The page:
13 April 2017

Lemon & Dill Baked Tilapia

I'm down to cooking one supper for the two of us during the work week, because -- between my new job, gym, yoga, poker, and other important things -- our weekday schedules don't overlap at suppertime. And when I am around to cook, I find I want to make something fast, easy, and mindless.


Essentially, we eat a lot of variations on this dish. It works with pretty much any white fish as well as salmon and the fresh dill can easily be replaced with equivalent amounts of dry herbs or seasoning blends. The only things that are consistent from version to version are oven temperature, lemon, olive oil, and garlic.


Lemon & Dill Tilapia

Yield: 4

Ingredients

  • 4 tilapia fillets
  • 3 cloves garlic, minced
  • 3 Tbsp minced fresh dill
  • 1 Tbsp lemon juice
  • 2 Tbsp olive oil

Instructions

  • Preheat oven to 400°F.
  • Brush a baking dish with a little olive oil or spritz with cooking spray.
  • Blot fillets dry with a paper towel and arrange fillets in dish.
  • Mix remaining ingredients in a bowl and spread over fillets.
  • Bake fillets uncovered for 15-20 minutes or until fish flakes easily and has reached 145°F.



12 April 2017

Wordless Wednesday: Perky Purple Pansies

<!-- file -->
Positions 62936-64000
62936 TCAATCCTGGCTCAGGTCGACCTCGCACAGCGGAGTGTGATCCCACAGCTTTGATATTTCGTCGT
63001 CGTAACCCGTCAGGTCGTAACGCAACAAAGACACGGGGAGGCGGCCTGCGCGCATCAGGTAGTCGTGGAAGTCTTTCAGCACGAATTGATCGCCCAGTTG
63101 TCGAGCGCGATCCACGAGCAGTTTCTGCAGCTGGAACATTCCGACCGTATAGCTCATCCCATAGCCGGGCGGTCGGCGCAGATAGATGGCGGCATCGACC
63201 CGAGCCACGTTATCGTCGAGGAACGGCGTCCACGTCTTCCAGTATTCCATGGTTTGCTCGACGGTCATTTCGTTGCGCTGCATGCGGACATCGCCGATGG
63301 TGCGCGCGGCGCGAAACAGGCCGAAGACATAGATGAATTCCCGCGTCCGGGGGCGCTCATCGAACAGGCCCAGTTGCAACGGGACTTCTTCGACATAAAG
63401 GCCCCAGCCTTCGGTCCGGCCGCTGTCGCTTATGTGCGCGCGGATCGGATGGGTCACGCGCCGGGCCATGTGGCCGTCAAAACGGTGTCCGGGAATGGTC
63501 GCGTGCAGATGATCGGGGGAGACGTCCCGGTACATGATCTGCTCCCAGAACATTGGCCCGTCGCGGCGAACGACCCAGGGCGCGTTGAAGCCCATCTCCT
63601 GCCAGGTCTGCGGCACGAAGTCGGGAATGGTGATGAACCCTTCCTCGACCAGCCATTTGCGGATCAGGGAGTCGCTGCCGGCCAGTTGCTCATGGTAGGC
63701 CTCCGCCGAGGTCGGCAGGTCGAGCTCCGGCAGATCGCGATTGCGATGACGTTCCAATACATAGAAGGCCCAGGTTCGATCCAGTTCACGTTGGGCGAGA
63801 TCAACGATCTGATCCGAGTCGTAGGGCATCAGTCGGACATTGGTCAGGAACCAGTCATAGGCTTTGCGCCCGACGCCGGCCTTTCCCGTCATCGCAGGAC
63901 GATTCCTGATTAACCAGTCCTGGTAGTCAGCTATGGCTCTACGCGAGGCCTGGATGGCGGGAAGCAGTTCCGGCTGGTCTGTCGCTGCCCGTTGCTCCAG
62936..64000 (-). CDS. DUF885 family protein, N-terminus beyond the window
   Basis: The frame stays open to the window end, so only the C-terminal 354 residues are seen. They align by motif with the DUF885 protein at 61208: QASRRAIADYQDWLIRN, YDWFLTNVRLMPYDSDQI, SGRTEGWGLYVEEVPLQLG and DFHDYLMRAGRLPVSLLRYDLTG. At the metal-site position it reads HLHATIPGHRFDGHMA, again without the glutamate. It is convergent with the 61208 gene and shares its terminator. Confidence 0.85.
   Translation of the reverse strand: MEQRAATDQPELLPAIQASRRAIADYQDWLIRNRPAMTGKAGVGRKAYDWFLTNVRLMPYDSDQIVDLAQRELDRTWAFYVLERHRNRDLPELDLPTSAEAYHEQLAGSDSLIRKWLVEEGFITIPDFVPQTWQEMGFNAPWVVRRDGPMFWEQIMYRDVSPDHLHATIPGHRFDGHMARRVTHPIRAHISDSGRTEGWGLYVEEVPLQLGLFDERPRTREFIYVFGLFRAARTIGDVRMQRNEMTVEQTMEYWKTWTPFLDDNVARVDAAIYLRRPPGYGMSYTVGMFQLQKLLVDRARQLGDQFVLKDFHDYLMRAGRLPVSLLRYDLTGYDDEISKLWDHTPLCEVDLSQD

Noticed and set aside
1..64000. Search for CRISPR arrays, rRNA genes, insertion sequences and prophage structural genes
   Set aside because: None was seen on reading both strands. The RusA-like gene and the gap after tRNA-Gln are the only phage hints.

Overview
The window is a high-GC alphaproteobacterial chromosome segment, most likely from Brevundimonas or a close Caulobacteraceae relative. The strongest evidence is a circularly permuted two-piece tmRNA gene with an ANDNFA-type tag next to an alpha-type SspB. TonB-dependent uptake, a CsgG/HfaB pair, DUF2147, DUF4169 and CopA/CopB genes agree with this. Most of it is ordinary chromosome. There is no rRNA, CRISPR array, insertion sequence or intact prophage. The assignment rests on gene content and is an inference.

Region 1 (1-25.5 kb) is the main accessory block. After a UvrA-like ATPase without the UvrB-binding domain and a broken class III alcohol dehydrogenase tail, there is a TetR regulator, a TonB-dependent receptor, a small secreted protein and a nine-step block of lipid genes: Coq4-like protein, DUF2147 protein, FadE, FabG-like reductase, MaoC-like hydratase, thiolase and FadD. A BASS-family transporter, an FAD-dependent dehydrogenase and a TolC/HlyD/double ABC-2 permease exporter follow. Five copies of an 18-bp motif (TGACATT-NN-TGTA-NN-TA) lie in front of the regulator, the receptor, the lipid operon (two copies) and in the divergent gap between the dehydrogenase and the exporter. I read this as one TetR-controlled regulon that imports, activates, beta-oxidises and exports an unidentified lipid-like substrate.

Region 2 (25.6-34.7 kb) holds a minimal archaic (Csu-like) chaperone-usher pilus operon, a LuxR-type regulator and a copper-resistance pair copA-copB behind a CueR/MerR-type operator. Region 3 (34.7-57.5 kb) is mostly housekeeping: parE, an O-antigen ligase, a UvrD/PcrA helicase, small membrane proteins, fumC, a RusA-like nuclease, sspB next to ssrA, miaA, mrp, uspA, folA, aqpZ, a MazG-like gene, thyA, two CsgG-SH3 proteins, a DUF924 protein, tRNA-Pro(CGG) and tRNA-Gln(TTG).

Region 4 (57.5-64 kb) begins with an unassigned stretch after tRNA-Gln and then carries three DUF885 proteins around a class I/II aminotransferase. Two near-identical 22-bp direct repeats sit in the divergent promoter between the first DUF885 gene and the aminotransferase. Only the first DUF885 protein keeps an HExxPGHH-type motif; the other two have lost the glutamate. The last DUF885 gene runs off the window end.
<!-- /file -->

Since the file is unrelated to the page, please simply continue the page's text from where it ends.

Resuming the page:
"I send thee pansies while the year is young,
Yellow as sunshine, purple as the night."
~ Sarah Dowdney, Pansies

11 April 2017

Favorite Poems & Poets: Judy Grahn

I discovered Judy Grahn waaaay back when I was a 90s-era college freshman, lurking in the library stacks, looking for something I couldn't begin to articulate. Like many people of that age and time, I was full of unfamiliar stirrings and oh-so-many FEELS but had no cultural, religious, or emotional frame to hang them on.


I was a bookish girl, you know. All my life, whenever I couldn't find the words to explain the world, books were there to help me. And I quite legitimately expected books would help me with the Big Queer Feels.

So I stumbled my way through reams of poetry and feminist essays until I found a version of myself and the world that felt "true." And Judy Grahn was a big part of that. First with her Another Mother Tongue and then, later, with her poetry.

In hindsight, it is clear I sometimes had no real understanding of what I read, but the words she chose ... the righteous tone of her arguments ... made me feel like I was part of something magnificent. That my feelings had a natural place in the universe and that the universe was not the narrow construct I feared it was.

So here's Ani Difranco (also a huge part of my coming to terms with all the Big Queer Feels) reading Grahn's "Detroit Annie, Hitchhiking" from The Work of a Common Woman. Happy National fucking Poetry Month, people.